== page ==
A Silent Land, by Graham Joyce

"I won't bother saying that Graham Joyce deserves to find a wide audience in America; rather I think the American audience deserves to discover him." —Jonathan Lethem - Goodreads.

The story begins on a slope in the French Alps, when the whisper of skis on snow is suddenly “displaced by a rumble”. The only two people inhabiting this snowy world are an English couple, Zoe and Jake. They of course have no hope of outracing the avalanche heading their way. They're both quick thinkers and they take cover, clutching desperately for something to hang onto as they’re engulfed.

“Total silence, total darkness.”

The terror does not end there. This is dark and fascinating fiction. What happens next is even more frightening. They manage to claw themselves out of the snow, find the lift operator's post, munch on some chocolate and wait to be rescued. They soon realise no one is coming, so they struggle back to their resort, Saint-Bernard-en-Haut. It is completely deserted. What? Has the village been evacuated? Or has something else, something even more sinister happened? Has the resort been evacuated? Is everyone dead? Jake himself suspects that they’ve both died—but then Zoe begins seeing furtive figures and hearing snatches of speech that suggest this likely explanation is more complex than it seems.But could anyone really have survived the avalanche Zoe and Jake have just endured?

British author Graham Joyce’s latest novel rests upon a familiar horror premise: the idea of being caught in an eerie place where the everyday and the eldritch co-exist. The Silent Land is a most delicate literary balancing act. To make the story work, Joyce has to bring something new to the party to act as a counterpoint. Joyce’s necessary solution, which works at both an emotional and technical level, is to focus on his protagonists, Zoe and Jake, a DINKY (double-income-no-kids-yet) couple who find themselves in an extraordinary situation. They'd planned a luxurious holiday but all is not going to plan, far from it. Luckily, they have each other.

As the full focus is on only two characters, Joyce has made them well rounded, using their present dilemmas and interspersing the odd flashback into their previous lives. Jake is full of himself while Zoe has at times a fragile vulnerability, yet shows an inner strength. The couple bicker playfully, with the usual gender difference jokes. (Zoe to Jake when he plays a tasteless joke: “‘You know what?’ she said. ‘Even as a dead person you can be such an arsehole.’”)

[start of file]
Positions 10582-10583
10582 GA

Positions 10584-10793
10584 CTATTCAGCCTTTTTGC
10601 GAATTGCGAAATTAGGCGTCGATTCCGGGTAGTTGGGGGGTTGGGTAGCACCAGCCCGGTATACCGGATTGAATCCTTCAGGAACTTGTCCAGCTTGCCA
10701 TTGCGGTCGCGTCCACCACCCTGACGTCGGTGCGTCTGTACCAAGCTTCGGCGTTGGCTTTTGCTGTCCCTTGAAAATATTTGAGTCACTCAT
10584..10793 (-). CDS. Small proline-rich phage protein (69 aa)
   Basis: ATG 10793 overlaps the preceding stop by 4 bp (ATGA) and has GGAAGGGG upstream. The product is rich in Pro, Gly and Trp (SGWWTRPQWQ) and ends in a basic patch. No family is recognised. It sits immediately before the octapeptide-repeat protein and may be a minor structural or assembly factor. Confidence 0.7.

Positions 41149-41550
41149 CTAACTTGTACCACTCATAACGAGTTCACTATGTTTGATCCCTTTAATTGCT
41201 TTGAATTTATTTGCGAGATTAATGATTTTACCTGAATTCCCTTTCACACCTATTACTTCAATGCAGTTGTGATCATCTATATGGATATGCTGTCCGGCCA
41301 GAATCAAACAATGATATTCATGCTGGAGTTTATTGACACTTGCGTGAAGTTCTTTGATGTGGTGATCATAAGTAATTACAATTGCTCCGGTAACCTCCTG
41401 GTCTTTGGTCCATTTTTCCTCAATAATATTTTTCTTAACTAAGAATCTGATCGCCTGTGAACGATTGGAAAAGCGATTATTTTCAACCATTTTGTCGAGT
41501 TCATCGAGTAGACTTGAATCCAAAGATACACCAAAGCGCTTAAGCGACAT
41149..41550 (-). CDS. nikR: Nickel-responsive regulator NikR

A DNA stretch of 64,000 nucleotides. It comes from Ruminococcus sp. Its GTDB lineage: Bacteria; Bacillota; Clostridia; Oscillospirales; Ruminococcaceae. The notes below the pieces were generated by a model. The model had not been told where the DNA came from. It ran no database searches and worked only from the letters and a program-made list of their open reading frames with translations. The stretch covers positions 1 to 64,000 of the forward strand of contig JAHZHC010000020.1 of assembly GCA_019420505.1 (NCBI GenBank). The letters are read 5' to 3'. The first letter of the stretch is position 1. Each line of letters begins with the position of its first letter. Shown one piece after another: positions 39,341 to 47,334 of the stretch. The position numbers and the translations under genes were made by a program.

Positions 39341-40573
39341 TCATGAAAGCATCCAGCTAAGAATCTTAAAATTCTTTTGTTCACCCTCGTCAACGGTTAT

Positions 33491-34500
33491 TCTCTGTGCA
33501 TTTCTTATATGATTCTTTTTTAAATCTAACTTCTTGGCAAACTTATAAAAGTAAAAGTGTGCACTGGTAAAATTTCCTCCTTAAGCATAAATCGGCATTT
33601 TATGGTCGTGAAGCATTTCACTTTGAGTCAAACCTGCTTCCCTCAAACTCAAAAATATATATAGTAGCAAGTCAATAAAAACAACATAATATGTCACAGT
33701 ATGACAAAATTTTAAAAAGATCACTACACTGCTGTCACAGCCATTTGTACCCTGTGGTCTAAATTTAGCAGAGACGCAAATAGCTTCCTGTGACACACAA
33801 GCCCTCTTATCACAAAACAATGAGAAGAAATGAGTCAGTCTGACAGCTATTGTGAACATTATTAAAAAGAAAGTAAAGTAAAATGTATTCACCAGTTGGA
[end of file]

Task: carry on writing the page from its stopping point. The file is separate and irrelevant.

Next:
Joyce sketches out the emotional landscape of their marriage as their ordeal runs into days that begin to blur into each other with the strangeness growing exponentially. There are shared memories,there’s a revelation of infidelity, there are secrets they've not shared. Within the constraints of this small, icy world where they only have each other, the microscope is applied to their relationship.

The Silent Land is a short novel. Joyce does not waste words or linger on detail. His prose is spare and to the point, which really works for this storyline. The book is as crisp as new snow, even to the point where you sometimes long for more detail, but that is not the way of this much-awarded fantasy writer.

The book is so compelling. Partnership, the hard slog and joy of marriage, is one of the book’s major themes, and another is death and loss – in particular, how do we carry on when faced with these? Without giving too much away, Joyce’s answer seems to suggest that humans have an innate ability to cling to life, enjoy every last moment, until there’s really just no point in holding on any longer. But what lies ahead?

To return to where I began, Joyce’s novel may start in a familiar territory to readers who may recognise the landscape of skiing, but it’s where it finishes and the emotions that it explores along the way that grab you and won't let you go. This is fantasy fiction at its best.  The whole story is engaging, interesting, haunting, and entertaining.  I predict you’ll laugh nervously; you’ll weep a little, recognising your own humanity, (unless you’re completely heartless); you’ll appreciate your nearest and dearest more than you did before reading this novel. What more could you want from a novel?






L'Aussie's Verdict: 8/10

 

2 comments:

Dawn Embers said...

Sounds like an interesting book. A situation that one doesn't want to find themselves in, avalanche and all, but one that reading how others handle it could be entertaining. Very good review.

Donna Hole said...

I like character driven plots. I think I'd enjoy this. I'll put it on my TBR list.

Thanks.

......dhole

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